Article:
Billeder på siden
PDF
ePub

When shall thy love constrain,

And force me to thy breast? When shall my soul return again

To her eternal rest?
Thy condescending grace

To me did freely move;
It calls me still to seek thy face,

And stoops to ask my love.
Ah! what avails my strife,

Distraction, grief, and woe! Thou bast the words of endless life:

To thee then let me go. Lord, at thy feet I fall,

groan to be set free; I fain would now obey thy call,

And give up all for thee.

To rescue me from woe,

Thou didst with all things part; Didst lead a life of grief below,

To gain my worthless heart. My worthless heart to gain,

The God of all that breathe Was found in fashion as a man,

And died a cursed death.

Take, then, () Saviour, take,

And keep me ever thine; Though late, I all for thee forsake,

And more than life resign. Come, and possoss me whole,

Nor hence again renove; Settle and fix my wavering soul

With all thy weight of love.
My one desire be this,

Thy love alone to know,
To seek, and taste no other bliss,

No other good below.

My Life, my Portion, thou,

Thou all-sufficient art; My Hope, my heav'nly Treasure, now

Enter, and keep my heart. Rather than let it burn

For earth, () quench its heat; And when it would to earth return,

O let it cease to beat.

Snatch me from ill to come,

When I from thee would fly;
O take my wand'ring spirit home,

And grant me then to die.

Sinking underneath my load,

Darkly feeling after thee,
Let me ask, - My God, my God,
Why hast thou forsaken me ?

Why, O why, am I forgot ?

Lord, I seek, but find thee not. Still I ask, nor yet receive,

Knock at the unopen'd door ; Still I struggle to believe, Hope, though urg'd to hope no more,

Bearing what I cannot bear,

Yielding, fighting with despair.
Hear, in mercy, my complaint,

Hear, and hasten to my aid ;
Help, or utterly I faint;
Fails the spirit thou hast made:

Still I at thy footstool keep,

Pray and hope, despair and weep. Struggling in temptation's snare,

Lo! I ever look to thee ;
Tempted more than I can bear!
No, my soul, it cannot be :

True an faithful is his word,
And thy sure Support the Lord.

Come, then, O my Saviour, come!

God of truth, no longer stay; God of love, dispel the gloom, Point me out the promis'd way ;

Let me from the trial ily,
Sink into thy arms, and die.

Waft me to that happy shore,

Port of ease, and end of care;
All my storms shall there be o'er,
Grief shall never reach me there :

Surely of my God possest,
Safe in my Redeemer's breast.

Rise, my soul, the dawn appears

Of that eternal day :
Quit, in hope, the vale of tears,

And mount and soar away.

Darting through this lower sphere,

Quick as a seraphic flame; Rise, the marriage feast to share

Of Moses and the Lamb.

In the wedding garb of love,

By heav'nly pity drest;
I skall soon sit down above,

At the celestial feast.

To mine elder Brother join'd,

I shall there my partner see ; In the arms of Jesus find

The soul that twin'd with me.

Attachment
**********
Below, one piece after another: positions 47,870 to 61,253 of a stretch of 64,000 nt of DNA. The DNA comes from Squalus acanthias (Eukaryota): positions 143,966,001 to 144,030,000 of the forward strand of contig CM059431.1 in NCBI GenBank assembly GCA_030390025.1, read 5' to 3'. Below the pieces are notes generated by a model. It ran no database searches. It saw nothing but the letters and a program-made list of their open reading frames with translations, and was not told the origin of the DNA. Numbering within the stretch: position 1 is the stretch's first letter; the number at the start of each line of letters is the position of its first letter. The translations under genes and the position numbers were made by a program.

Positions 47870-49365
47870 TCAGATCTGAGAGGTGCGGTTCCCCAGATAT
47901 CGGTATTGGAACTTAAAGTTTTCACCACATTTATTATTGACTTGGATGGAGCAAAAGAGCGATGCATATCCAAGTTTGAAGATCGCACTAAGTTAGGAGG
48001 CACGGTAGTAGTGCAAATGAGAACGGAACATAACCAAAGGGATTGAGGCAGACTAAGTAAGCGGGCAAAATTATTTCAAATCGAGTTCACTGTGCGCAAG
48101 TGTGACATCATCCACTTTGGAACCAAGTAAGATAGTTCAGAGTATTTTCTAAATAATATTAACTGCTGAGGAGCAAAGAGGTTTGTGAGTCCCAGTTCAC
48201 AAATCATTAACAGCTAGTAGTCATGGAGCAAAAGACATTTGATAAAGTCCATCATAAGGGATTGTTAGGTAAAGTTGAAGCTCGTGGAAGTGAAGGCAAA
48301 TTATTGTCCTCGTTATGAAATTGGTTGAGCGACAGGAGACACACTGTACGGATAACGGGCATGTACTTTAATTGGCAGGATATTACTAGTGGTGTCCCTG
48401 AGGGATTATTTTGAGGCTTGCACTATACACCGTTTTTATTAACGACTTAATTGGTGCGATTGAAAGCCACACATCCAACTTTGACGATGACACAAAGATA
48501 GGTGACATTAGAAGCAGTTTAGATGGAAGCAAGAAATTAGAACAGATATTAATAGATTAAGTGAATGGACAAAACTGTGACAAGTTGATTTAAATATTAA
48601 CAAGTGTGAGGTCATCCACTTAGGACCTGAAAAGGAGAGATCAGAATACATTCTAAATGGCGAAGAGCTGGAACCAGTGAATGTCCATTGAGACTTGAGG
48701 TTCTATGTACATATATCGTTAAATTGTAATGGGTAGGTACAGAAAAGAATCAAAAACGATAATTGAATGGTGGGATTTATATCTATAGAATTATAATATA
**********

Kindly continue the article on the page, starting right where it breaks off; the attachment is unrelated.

There we shall with transport meet,

And see our Saviour's face; There the heav'nly song repeat,

In ecstacy of praise.

Bright as his, our bodies are;

Like the Head, the members shine ;
All our open foreheads bear

The glorious stamp divine.
With the high and lofty One

We dwell in bliss supreme;
Share the pleasures of his throne,

And taste the crystal stream;
Banquet on angelic food,

Father, Son, and Spirit know;
Drink the joys that flow from God,

And shall for ever flow.

A FRAGMENT.

Mixt with the guardian angels, bend

The heirs of glorious grace ;
And still, like them, to heaven ascend,

And still behold thy face.
Happy, might I the grace receive,

Which thy true widows share;
With God in close communion live

A life of faith and prayer.
In thee, my only friend, confide

Delightfully alone ;
And desolate with thee abide,

Till all my course be run.
Surely, I now rely on thee,

Within thine arms I am;
And trust the glorious face to see

Of my triumphant Lamb.
I know the prayer of faith is heard,

I feel the answer given ;
And baste, by holiness prepar'd,

To meet my Lord in heaven.

LETTERS.

TO MRS. GRANDIDIER.

St. John's, Antigua, 1775. My dear Mrs. G

The long and steady friendship which has subsisted between us in sickness and in health, in prosperity and in adversity, ever the same, without change or diminution, leaves me no room to doubt that it will extend to my little family, and that you will be as ready, to the utmost of your power, to befriend them, as you have been the dear father already gone, and your friend, who is, perhaps, about to follow.

If it should please God to take me away in my approaching confinement, I leave you and Captain G. full power to dispose of every thing in this house, and belonging to me in this island, as you shall think most for the advantage of my little family. You know that my extreme tenderness for their dear father, made me unable to part with any

of his clothes; but these can be of no consequence to me when I shall again have joined him for whose sake I kept them; you may therefore dispose of them, and also my own,

if

you think that what they will fetch will be of more service to the children. But I do not choose to leave any particular directions about my trifling effects; you will consult with other friends; and I am certain that you will act for them to the best of your judgment. It is

of

« ForrigeFortsæt »